Trending October 2023 # Index Options Strategies And Symbols # Suggested November 2023 # Top 16 Popular |

Trending October 2023 # Index Options Strategies And Symbols # Suggested November 2023 # Top 16 Popular

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Definition of Index Options

The term “index options” (IO) refers to the financial derivatives that give the derivative holder the right to purchase or sell the value of the underlying index at a pre-decided strike price. The transaction is purely based on the value of the index, and it doesn’t involve the purchase or sale of any actual stocks. Cash settlements are made for (IO); most of these options are European-style, meaning they can only be settled on their expiry date.


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How Does Index Options Work?

In the case of the most basic options trading, i.e. call and put options, (IO) limits the risk of loss to the level of the premium paid for it. On the other hand, investors cap the profit potential for index put options at the index level minus the premium paid. At the same time, they enjoy unlimited profit potential with index call options. Moreover, investors also utilize (IO) to earn profits from movements in the index level, diversify investment portfolios without making direct investments in the underlying stocks, and hedge portfolio risks.


Let us take the example of a hypothetical index currently trading at 1,000. Let us also assume that an investor purchased an index call option with a strike price 1,010. The contract has a multiplier of 100 that determines its overall price. The index call option is priced at $15, so the entire contract price is $1,500 (= $15 x 100).

Types of Index Options

Primarily, the (IO) varies based on the underlying index, such as DAX 30, Nikkei 225, S&P 500, etc., in which the investor gains the right to purchase or sell a certain number of units at a pre-determined price. (IO) They may also be differentiated based on the specific sector they focus on, e.g., industries like healthcare, banking, IT, etc.

Index Options List

The list below captures the symbol, description, and country of some of the most commonly traded (IO).


Index description


DAX DAX 30 Germany

HSI Hang Seng Hong Kong

N225 Nikkei 225 Japan






Index Options Strategies

Buy index call or put options: The investors can buy index call options to earn a profit if they expect the market to go up or buy index put options if they expect it to go down.

Sell covered calls: Investors purchase the underlying stocks for the index and sell index call options. They can profit from the call options premium if the index goes down or from the underlying stocks if it goes up.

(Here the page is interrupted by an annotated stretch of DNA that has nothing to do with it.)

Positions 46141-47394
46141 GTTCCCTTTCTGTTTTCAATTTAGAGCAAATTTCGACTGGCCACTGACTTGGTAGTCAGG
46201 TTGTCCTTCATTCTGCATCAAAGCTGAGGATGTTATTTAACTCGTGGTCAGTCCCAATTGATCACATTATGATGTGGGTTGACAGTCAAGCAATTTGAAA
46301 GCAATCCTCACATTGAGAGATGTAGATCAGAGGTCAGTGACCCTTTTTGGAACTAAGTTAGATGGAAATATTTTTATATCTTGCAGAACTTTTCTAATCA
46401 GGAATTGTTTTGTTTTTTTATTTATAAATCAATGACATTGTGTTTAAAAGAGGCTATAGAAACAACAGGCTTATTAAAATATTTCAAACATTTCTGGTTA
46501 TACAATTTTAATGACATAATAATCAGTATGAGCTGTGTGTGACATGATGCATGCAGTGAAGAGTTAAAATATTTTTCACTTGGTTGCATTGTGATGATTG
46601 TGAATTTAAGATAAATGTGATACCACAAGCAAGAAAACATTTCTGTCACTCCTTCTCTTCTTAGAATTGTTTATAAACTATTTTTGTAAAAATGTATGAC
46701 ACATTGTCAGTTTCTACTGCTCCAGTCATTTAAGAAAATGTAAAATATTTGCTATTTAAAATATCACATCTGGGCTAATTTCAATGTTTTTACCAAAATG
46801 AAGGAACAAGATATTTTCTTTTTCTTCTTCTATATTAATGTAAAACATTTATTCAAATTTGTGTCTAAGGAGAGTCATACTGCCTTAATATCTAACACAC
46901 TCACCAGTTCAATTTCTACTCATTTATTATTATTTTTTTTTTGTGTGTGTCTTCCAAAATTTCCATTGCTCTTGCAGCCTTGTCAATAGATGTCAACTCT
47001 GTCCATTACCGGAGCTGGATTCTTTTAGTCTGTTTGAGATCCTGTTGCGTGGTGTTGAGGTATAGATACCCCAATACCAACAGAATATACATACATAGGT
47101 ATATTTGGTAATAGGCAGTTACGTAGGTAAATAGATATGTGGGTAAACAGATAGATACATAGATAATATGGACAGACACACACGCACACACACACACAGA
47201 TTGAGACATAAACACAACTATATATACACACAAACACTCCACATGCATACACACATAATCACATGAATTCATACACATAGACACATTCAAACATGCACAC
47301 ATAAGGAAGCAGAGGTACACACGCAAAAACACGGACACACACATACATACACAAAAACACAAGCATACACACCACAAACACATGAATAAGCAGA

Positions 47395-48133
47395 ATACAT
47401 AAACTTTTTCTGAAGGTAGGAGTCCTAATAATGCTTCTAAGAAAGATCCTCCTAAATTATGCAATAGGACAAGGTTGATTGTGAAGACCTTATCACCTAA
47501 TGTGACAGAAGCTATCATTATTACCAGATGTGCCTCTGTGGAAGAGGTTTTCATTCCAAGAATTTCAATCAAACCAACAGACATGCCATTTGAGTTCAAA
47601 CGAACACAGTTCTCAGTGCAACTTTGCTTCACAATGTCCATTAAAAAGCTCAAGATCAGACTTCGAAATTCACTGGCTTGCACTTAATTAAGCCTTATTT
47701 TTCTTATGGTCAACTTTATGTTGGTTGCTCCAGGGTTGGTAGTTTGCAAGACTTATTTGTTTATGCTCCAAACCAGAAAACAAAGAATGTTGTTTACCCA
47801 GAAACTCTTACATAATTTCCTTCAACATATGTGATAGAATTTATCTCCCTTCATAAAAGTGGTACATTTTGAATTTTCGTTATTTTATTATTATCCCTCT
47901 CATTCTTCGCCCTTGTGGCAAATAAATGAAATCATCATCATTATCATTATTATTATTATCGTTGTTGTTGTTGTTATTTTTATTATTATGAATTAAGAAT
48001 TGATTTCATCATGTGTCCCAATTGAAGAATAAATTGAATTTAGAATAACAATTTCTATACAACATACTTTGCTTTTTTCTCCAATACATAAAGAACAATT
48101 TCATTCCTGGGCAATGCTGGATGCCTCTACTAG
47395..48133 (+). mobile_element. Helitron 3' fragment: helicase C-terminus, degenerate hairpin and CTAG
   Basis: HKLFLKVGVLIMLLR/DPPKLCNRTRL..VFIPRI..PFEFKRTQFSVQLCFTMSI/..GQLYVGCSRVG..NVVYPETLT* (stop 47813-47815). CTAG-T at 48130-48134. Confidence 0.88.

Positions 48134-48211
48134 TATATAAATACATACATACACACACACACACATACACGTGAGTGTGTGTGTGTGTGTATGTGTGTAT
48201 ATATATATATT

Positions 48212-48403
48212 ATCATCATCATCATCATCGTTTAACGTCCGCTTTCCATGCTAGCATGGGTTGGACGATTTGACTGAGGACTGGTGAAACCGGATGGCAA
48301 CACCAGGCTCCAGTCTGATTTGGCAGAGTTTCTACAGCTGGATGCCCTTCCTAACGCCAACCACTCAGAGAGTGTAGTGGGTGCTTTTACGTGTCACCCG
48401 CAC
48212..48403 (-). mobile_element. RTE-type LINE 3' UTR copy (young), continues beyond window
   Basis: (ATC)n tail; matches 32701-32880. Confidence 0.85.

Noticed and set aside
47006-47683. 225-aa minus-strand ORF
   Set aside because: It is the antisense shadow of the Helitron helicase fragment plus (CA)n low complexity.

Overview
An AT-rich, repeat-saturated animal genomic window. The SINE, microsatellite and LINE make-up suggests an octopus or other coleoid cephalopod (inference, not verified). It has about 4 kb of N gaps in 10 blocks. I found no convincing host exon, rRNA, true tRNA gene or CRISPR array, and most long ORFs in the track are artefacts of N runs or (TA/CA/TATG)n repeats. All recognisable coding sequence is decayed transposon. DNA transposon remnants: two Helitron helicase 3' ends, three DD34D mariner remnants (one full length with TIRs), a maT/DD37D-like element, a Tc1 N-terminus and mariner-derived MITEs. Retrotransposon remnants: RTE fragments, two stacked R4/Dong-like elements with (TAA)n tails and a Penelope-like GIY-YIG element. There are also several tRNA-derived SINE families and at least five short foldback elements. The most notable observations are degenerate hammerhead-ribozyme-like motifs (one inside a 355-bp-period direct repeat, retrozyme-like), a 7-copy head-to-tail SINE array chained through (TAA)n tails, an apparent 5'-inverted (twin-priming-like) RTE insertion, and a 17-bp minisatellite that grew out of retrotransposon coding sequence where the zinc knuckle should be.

Index Options Symbols

The symbols below are statistical values investors use to overview the index (IO).

Δ (Delta): It measures the relationship between the option price and the underlying index.

γ (Gamma): It measures the delta sensitivity per unit change in the underlying index.

λ (Lambda): It measures the % change in the option’s value for a 1% change in the underlying index value.

ρ (Rho): It measures the % change in the option’s value for a 1% change in the interest rate.

θ (Theta): It measures the sensitivity of the value of the option value for a unit change (7 days) in time.

κ (Kappa): It measures the % change in the option’s value for a 1% change in its volatility.


Constructing them based on a large basket of stocks makes index options (IO) one of the best diversification alternatives available to investors.

Predicting the value of index options is easier as they are invariably less volatile.

The bid-ask spread of (IO) is rational, and the prices are close to their fair value most of the time as they are usually traded in high volumes, given their popularity among the traders.

The settlement of (IO) is much easier as they are settled in cash compared to the delivery of stocks in the case of other options.

Purchasing it involves a relatively lower investment than purchasing individual stock options.

Index options trading offers limited upside; hence, it does not attract investors seeking higher returns in exchange for higher risks.

The pricing model used for (IO) is very complicated.


So, it can be seen that investors use index options for various investment purposes, such as hedging portfolio risk, speculating future index movement, etc. Investors implement different strategies that minimize the risk to a large extent, but it comes in exchange for limited returns.

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